The veracity of each zone is equivalent to the level of our knowledge about “G” spot which was first described by Grafenberg [6] . Gynecologists were embarrassed by missing this spot from their routine examination for all earlier years [7] . Today “G” spot is accepted as the most potent area in vagina for sexual stimulation. Kinsey and his group of workers had stated that skin anywhere, is capable of making sexual arousal, sometimes may even lead to orgasm [4] . Considering the existing facts, the erogenous zones described in old Sanskrit literature sounds true and a detailed study on this shall confirm the same.

3. Conclusion

The art presented here must have been in practice in India in palaces and fortresses surely not among common people [8] . A king, Sri Devaraja Maharaja (1659-1704) of eminent Mysore Kingdom, himself presented the art in print for private circulation [9] . For the amusement of a prince Khan, son of Ahmed of Lodhi Kingdom, it was rewritten in the 16th century [10] . The art got lost at last for reasons better known to historians. Albiruni, a scholar from Central Asia who visited India in the early 17th century wrote about Indians, “they are selfish by nature, niggardly in communicating which they know, and they take the greatest possible care to withhold it from men on another caste among their own people, still much more, of course, from any foreigner” [11] .


The authors acknowledge Dr. Godatwar Pawankumar for preparing Figure 1 of this manuscript.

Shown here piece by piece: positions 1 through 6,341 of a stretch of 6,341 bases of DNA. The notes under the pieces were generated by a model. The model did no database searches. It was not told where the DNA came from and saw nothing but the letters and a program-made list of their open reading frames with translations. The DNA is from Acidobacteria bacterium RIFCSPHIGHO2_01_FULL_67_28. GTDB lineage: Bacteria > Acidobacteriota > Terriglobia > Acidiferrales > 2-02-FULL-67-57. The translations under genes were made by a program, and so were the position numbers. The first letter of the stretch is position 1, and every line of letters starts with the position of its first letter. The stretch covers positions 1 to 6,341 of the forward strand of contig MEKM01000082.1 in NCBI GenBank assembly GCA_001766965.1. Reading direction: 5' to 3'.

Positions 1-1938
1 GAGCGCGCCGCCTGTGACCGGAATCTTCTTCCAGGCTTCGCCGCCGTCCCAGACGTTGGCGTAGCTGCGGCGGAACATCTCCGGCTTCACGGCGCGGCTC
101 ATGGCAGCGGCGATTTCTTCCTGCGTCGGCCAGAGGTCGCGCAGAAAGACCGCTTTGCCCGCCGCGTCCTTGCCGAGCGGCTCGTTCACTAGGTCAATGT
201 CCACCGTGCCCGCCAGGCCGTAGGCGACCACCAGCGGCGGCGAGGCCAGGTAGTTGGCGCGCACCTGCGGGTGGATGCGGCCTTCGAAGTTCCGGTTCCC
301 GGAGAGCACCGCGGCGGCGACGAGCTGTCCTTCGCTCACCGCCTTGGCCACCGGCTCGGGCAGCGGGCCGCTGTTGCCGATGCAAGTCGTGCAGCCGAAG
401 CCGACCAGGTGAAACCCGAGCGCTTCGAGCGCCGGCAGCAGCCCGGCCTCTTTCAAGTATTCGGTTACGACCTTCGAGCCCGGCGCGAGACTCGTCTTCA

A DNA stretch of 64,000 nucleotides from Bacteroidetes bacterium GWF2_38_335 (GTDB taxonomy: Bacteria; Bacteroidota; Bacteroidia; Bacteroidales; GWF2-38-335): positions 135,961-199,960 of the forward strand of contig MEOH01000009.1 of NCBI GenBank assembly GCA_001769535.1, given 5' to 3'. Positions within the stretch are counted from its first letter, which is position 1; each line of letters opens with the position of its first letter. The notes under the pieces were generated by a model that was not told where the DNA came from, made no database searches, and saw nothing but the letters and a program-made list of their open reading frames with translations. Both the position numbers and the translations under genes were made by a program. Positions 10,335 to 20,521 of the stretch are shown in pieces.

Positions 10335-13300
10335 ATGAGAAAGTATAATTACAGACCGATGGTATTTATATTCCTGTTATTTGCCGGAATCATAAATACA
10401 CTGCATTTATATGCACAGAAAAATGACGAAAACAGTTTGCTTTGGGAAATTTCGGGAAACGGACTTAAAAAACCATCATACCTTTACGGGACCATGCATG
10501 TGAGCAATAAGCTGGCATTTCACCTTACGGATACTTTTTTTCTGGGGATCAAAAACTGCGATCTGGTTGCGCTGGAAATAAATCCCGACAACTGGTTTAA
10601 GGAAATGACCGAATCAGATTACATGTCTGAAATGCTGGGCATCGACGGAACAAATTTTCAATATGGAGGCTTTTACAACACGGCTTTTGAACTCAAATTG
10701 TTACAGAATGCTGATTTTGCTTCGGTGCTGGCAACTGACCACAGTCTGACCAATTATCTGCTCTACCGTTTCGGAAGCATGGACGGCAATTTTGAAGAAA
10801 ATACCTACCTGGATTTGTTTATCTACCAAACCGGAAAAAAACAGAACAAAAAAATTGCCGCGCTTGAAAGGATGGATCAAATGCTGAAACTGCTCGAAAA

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  2. Ganong, W.F. (1989) Review of Medical Physiology. 14th Edition, Princeton Hall International Inc., Connectievet.
  3. Storebel, C.F. (1985) Biological Rhythms in Psychiatry. In: Kalpan, H.I. and Sadock, B.J., Eds., Comprehensive Text Book in Psychiatry IV, Williams and Wilkins.
  4. Kinsey, A.C., Pomeroy, W.B., Martino, E. and Gebhard, P.H. (1953) Sexual Behavior in the Human Female. WB Saunders Company, Philadelphia.
  5. Dixit, M.P. (1942) Kelikuthuhalam. Khagesa Press, Banaras.
  6. Grafenberg, E. (1950) The Role of the Urethra in Female Orgasm. International Journal of Sexology, 3, 145-149.
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  8. Kokokka, M. (1922) Ratirahasyam (The Secret of Sexual Pleasure). Permanent Company, Banaras.
  9. Iyengar, R.P. (1923) Ratiratnapradipika. Royal Press, Mysore.
  10. Schmidt, R. (1927) Kallyanamallasanangaranga. Punjab Sanskrit Pustakalay, Banaras.
  11. Dev, A. (1990) The Story of Civilization. National Council of Educational Research and Training, New Delhi.


*The new Encyleopedia Britanica, 15th edition, volume 12, 1980, p. 415.